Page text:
- Crowd-sourced virtual pothole map will identify potholes and suggest alternative routes
- Research has begun into a virtual pothole map for drivers
- Cost of repairing damage caused by potholes can easily top £400
- Bad road surfaces contribute to more than a third of all accidents every year
- Road damage is likely to be worsened by a winter that is expected to set seasonal records
- Many could be hit during Easter getaway when 16 million UK drivers take to road
- Real-time pothole warnings made possible by cameras and embedded modem in the car
BRENTWOOD, Essex, Feb. 16, 2017 – Costly car repairs could be prevented with the help of an ingenious, crowd‑sourced virtual pothole map, which Ford is researching, with testing due to start later this year. The map would show drivers, in real-time, on in-car displays, where potholes are, how bad they are, and suggest alternative routes.
This winter is expected to set records as the worst ever in some parts of Europe, with freezing temperatures, ice and snow likely lead to more cracked and potholed roads. Bad road surfaces contribute to more than a third of all accidents every year.
In the UK alone, a pothole damage claim is received by local authorities every 17 minutes – with claims averaging £432. In 2011, 20 million potholes were reported in Europe but only half were filled – at an estimated cost of more than €1.2 billion.
“A virtual pothole map could highlight a new pothole the minute it appears and almost immediately warn other drivers that there is a hazard ahead,” said Uwe Hoffmann, research engineer, Advanced Chassis Control Technologies, Ford of Europe. “Our cars already feature sensors that detect potholes and now we are looking at taking this to the next level.”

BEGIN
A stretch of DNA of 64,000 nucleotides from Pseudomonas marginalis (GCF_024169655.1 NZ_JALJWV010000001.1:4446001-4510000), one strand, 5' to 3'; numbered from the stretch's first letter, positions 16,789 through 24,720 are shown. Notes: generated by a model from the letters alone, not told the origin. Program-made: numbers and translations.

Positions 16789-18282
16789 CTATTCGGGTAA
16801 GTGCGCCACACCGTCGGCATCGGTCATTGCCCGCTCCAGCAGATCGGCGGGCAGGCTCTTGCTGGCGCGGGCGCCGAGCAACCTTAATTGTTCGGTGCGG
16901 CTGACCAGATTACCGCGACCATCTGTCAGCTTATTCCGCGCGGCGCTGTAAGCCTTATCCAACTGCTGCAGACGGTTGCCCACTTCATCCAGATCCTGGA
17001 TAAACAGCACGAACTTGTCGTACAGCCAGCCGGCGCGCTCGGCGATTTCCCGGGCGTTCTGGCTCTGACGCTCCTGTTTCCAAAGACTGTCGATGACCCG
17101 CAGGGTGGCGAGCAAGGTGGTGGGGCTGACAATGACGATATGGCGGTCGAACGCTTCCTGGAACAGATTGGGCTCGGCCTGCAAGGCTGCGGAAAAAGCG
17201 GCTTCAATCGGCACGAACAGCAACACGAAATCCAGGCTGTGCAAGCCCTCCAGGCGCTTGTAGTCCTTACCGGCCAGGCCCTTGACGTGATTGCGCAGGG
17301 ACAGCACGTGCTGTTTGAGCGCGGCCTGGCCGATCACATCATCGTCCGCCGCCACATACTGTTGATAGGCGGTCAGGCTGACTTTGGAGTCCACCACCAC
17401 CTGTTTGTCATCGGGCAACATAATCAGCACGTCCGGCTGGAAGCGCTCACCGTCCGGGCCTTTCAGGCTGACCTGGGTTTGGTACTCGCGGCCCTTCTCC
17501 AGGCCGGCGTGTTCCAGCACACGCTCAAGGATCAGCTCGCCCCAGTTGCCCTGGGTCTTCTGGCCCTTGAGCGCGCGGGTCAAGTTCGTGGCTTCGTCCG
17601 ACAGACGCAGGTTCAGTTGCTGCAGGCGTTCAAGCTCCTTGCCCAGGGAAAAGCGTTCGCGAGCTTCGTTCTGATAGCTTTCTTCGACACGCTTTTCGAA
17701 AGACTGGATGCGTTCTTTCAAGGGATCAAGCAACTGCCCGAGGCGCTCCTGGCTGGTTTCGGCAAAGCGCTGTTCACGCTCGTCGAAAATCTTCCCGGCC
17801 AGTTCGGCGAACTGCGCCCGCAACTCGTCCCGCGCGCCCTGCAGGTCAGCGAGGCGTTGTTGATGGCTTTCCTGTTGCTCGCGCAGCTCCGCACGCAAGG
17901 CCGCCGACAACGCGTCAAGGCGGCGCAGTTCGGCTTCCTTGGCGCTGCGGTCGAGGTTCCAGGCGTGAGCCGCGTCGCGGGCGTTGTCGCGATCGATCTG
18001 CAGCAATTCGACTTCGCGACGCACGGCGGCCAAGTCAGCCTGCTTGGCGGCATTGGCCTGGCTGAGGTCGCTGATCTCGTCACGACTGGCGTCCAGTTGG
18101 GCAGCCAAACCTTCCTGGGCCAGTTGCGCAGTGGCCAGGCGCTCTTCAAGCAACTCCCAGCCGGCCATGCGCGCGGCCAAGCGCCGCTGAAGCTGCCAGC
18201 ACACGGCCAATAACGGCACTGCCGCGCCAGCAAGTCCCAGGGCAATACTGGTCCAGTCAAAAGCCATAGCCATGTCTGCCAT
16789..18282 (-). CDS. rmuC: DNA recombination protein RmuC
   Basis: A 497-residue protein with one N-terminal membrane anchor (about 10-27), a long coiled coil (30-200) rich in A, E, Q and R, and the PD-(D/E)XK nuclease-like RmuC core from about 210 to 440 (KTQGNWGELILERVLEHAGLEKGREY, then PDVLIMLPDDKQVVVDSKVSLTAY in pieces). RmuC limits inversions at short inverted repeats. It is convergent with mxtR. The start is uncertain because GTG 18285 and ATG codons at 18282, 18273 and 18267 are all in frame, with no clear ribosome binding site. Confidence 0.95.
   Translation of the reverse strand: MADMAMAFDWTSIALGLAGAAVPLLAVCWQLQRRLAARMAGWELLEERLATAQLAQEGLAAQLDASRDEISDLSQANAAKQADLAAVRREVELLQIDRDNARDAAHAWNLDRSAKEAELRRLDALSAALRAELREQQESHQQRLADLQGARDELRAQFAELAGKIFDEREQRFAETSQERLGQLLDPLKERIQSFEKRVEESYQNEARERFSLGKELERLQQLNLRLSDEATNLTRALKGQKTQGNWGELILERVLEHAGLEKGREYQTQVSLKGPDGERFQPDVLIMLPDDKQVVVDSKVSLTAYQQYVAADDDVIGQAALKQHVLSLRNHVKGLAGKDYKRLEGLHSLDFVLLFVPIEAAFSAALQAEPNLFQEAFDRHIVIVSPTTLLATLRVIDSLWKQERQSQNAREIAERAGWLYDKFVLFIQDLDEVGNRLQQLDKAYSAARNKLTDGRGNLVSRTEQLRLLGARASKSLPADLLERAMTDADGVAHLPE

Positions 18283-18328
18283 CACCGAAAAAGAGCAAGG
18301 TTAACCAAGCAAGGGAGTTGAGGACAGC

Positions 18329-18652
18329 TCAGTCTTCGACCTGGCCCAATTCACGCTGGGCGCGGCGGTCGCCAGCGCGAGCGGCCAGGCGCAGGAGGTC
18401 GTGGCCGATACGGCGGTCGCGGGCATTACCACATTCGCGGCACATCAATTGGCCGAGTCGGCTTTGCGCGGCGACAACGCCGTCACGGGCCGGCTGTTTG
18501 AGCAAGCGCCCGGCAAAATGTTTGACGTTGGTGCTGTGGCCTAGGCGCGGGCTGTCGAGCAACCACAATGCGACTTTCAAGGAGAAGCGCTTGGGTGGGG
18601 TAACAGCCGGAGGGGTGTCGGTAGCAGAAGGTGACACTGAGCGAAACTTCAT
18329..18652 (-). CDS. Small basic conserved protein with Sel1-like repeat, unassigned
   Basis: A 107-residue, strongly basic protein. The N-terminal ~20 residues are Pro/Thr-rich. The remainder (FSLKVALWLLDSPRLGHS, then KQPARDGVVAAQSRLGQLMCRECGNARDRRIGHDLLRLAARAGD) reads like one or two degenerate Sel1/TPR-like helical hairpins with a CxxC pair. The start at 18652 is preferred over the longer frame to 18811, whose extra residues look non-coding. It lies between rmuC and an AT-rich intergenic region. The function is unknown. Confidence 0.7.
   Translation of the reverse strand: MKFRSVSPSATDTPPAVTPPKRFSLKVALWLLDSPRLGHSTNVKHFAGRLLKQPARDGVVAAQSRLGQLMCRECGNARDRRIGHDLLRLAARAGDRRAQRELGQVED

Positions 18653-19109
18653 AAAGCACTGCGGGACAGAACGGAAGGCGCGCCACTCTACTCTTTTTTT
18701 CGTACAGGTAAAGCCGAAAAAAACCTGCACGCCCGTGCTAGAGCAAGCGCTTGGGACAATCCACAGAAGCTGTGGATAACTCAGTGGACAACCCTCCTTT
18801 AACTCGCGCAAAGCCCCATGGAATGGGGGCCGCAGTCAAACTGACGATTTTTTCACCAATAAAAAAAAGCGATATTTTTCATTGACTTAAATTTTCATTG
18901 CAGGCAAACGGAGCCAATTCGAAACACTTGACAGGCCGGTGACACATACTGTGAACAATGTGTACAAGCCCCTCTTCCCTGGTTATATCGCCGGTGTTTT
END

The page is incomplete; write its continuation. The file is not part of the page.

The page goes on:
Cold, ice and snow all cause roads to freeze, thaw and ultimately break apart, a situation compounded by heavy spring rain that fills the holes – spelling trouble for the 16 million motorists who hit the road for the Easter break.
Ford models including Galaxy, Mondeo and S-MAX already use on-board sensors for Continuously Controlled Damping with Pothole Mitigation, which detects potholes using sensors and adjusts the suspension to help reduce any potential damage.
Engineers are now researching the use of cameras and embedded modems, at the Ford Research and Innovation Centre, in Aachen, Germany. Together, these technologies would gather detailed information on the potholes and beam it to the cloud – where it can be made available to other drivers – in real time.
Further research is also exploring the use of an active suspension system designed to massively reduce the severity of bumps and rough road surfaces.
Ford already tests new cars on a nightmare 1.2‑mile road at Lommel Proving Ground, in Belgium, using replicas of some of the world’s worst potholes.